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Calviin Coolidge

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Nice The White House card with a large signature of Silent Cal

John Calvin Coolidge, Jr., 1872–1933.  30th President of the United States, 19231929.  The White House card signed Calvin Coolidge.

This is a very nice The White House card.  Coolidge has signed it with a very large 3½" fountain pen signature that is 1½" high.  The card is perfect for framing for display.

As Governor of Massachusetts, Coolidge gained national attention in 1919 when he ordered the Massachusetts National Guard to forcefully end the Boston police strike.  Although he sought but lost the 1920 Republican presidential nomination to Ohio Senator Warren G. Harding, convention delegates stampeded and nominated him for vice president.  Harding and Coolidge easily defeated their Democratic opponents, Ohio Governor James M. Cox and Assistant Secretary of the Navy Franklin D. Roosevelt.

Coolidge succeeded to the presidency upon Harding's death.  He was visiting his family home in Vermont, which had no electricity or telephone, when he learned that Harding had died.  His father, a notary public, administered the oath of office by kerosene lamp at 2:47 a.m. on August 3, 1923.

Coolidge, who restored respect to the presidency after the scandals of the Harding Administration, took a narrow view of the scope of federal power.  Although as Governor of Massachusetts he had supported wage and hour legislation, opposed child labor, favored factory safety measures, and imposed economic controls during World War I, he opposed federal government intervention.  Because such matters were generally considered to be the responsibilities of state and local governments at the time, Coolidge refused to use federal economic power to check the growing economic boom or to remedy depressed conditions in agriculture and other industries.  In his first message to Congress, he called for tax cuts, economy, and limited aid to farmers and for isolation in foreign policy.  In subsequent years he twice vetoed farm relief bills and killed a plan to produce cheap federal electric power on the Tennessee River.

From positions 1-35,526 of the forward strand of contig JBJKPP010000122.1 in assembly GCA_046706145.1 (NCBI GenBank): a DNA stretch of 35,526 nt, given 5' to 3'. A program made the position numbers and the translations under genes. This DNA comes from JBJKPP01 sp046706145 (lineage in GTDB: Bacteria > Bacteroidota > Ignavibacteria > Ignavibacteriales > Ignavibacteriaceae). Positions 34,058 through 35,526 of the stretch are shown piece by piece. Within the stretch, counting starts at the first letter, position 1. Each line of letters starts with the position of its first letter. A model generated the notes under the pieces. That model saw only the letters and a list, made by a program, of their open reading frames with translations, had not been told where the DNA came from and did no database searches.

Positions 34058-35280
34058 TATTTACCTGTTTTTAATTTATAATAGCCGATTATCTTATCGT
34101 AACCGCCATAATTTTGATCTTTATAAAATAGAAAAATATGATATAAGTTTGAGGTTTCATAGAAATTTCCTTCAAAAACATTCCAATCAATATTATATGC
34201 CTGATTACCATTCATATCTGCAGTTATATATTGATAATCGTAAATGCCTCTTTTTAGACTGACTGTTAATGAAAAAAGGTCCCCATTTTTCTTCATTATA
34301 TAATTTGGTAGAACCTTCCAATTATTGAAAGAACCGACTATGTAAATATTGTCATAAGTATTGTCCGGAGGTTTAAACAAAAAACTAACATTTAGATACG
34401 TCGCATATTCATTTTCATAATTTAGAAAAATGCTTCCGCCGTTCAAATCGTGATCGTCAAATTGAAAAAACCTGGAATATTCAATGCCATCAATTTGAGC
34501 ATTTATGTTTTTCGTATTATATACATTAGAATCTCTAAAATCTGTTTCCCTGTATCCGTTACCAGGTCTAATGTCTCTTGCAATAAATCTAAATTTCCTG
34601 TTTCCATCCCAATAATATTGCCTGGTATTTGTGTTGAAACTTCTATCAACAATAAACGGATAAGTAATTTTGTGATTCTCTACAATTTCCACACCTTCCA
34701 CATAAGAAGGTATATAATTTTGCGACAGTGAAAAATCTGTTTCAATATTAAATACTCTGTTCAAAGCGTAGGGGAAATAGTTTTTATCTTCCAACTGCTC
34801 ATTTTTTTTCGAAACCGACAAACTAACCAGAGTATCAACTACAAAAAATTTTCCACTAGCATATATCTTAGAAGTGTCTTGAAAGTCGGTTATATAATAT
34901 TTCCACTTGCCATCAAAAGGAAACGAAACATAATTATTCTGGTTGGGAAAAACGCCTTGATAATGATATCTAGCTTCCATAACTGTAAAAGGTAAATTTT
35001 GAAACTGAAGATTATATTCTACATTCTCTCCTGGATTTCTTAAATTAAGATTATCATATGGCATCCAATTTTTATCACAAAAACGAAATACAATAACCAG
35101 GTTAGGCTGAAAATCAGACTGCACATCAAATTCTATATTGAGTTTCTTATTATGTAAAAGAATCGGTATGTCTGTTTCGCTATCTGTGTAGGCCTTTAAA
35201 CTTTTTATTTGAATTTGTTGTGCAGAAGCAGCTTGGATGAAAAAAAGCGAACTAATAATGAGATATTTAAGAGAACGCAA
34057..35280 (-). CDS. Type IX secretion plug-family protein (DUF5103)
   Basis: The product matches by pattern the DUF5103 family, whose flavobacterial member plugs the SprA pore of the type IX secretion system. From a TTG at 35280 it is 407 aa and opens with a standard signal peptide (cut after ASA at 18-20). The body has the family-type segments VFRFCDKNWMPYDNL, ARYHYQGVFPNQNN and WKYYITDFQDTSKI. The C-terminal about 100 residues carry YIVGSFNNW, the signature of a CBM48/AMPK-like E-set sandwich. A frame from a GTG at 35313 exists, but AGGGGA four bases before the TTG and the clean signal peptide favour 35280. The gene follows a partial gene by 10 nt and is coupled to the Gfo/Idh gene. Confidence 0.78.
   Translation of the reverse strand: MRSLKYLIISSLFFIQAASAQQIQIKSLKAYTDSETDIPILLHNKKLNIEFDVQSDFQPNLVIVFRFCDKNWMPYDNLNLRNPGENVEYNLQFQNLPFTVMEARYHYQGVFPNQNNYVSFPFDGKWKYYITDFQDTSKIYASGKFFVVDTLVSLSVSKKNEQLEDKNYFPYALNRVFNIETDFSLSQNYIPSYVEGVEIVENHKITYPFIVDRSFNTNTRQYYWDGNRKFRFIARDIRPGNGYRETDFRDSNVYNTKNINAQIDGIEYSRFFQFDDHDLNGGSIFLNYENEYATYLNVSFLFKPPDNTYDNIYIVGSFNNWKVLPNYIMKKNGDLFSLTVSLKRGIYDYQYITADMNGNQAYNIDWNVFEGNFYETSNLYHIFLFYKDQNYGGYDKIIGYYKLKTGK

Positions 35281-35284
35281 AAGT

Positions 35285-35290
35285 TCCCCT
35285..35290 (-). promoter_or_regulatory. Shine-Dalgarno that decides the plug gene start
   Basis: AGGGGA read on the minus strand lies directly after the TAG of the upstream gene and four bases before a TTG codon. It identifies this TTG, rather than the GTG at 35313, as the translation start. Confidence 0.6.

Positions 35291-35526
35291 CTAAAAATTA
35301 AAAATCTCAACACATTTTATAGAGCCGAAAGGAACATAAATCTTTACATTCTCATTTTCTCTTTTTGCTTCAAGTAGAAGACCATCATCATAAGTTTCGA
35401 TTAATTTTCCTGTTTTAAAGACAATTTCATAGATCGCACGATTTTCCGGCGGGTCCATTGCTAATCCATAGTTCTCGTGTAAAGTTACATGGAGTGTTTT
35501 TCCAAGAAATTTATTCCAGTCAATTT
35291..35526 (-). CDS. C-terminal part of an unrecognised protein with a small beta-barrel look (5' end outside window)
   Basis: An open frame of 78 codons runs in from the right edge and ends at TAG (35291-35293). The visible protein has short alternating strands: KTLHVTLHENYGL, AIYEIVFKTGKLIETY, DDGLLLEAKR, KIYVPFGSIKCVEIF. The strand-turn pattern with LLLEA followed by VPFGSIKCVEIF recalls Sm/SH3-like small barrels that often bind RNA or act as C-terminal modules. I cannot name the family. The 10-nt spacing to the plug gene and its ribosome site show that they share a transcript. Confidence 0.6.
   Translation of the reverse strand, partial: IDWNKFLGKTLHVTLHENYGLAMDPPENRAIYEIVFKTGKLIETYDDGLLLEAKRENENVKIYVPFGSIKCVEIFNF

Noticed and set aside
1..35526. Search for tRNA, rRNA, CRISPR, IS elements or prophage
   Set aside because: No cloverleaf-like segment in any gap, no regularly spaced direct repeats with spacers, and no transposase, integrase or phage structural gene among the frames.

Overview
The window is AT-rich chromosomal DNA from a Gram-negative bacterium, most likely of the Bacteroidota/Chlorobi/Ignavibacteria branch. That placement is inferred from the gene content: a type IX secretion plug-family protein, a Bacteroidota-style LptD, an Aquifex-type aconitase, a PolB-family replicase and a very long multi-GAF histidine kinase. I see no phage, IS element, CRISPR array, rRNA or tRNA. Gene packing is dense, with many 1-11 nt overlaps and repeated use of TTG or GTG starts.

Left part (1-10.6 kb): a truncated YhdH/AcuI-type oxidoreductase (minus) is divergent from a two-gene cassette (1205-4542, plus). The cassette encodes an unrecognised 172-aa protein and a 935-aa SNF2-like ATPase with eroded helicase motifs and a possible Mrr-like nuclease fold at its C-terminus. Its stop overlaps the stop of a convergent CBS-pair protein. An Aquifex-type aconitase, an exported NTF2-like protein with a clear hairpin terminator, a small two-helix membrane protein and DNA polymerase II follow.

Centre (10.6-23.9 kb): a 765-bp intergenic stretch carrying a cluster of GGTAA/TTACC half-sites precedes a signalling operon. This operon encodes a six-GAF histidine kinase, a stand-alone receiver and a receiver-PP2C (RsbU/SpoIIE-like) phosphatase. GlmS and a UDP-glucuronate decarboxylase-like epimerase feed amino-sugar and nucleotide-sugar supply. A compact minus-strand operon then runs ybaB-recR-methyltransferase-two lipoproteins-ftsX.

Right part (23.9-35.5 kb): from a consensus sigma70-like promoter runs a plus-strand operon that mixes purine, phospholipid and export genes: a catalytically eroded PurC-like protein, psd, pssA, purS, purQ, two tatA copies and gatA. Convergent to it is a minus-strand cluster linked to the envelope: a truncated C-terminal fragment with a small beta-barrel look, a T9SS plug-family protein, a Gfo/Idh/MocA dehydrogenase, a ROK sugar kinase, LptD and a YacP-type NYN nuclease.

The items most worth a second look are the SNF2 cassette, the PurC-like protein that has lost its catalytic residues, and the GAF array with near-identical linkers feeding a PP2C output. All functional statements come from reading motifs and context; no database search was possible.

Walter Lippman wrote that Coolidges political genius lay in his talent for effectively doing nothing.  “This active inactivity suits the mood and certain of the needs of the country admirably,” Lippman said.  “It suits all the business interests which want to be let alone. . . . And it suits all those who have become convinced that government in this country has become dangerously complicated and top-heavy.”

The Coolidge years were a time of great national prosperity—so much so that the period became known as the “Roaring Twenties."  “The business of America, Coolidge said, is business."  In 1924, riding the growing wave of economic boom, Coolidge was elected President in his own right with more than 54% of the popular vote.  In his inaugural address, he asserted that the country had achieved “a state of contentment seldom before seen,” and he pledged to maintain the status quo.

The taciturn Coolidge earned the nickname “Silent Cal" for his frugality with words.  His wife, Grace, once recounted that a woman sitting next to Coolidge at a White House dinner told him that she had bet that she could get at least three words of conversation from him. Without looking at her, he quietly retorted, “You lose."  Coolidge had such a reputation as a man of few words that upon hearing the news of his death, popular wit Dorothy Parker quipped, How can they tell?

Toward the end of his term, Coolidge announced cryptically:  “I do not choose to run for president in 1928."  Historians have speculated whether Coolidge really wanted another term as President but simply would not say so or whether he wanted to retire.  Regardless, the Republicans nominated Herbert Hoover, who won easily but within months suffered the blow of the Great Depression when the economic boom ended with the stock market crash in 1929.

This card is nice.  It is lightly but uniformly toned, and there is a tad bit of soiling that is less apparent on the 2¾" x 4¼" card than on the enlarged scan below.  There are a couple of scuff marks and an old dealer pencil price notation on the back.  Overall the piece is in fine to very fine condition.

Unframed.  Please click here for information about custom framing this piece.


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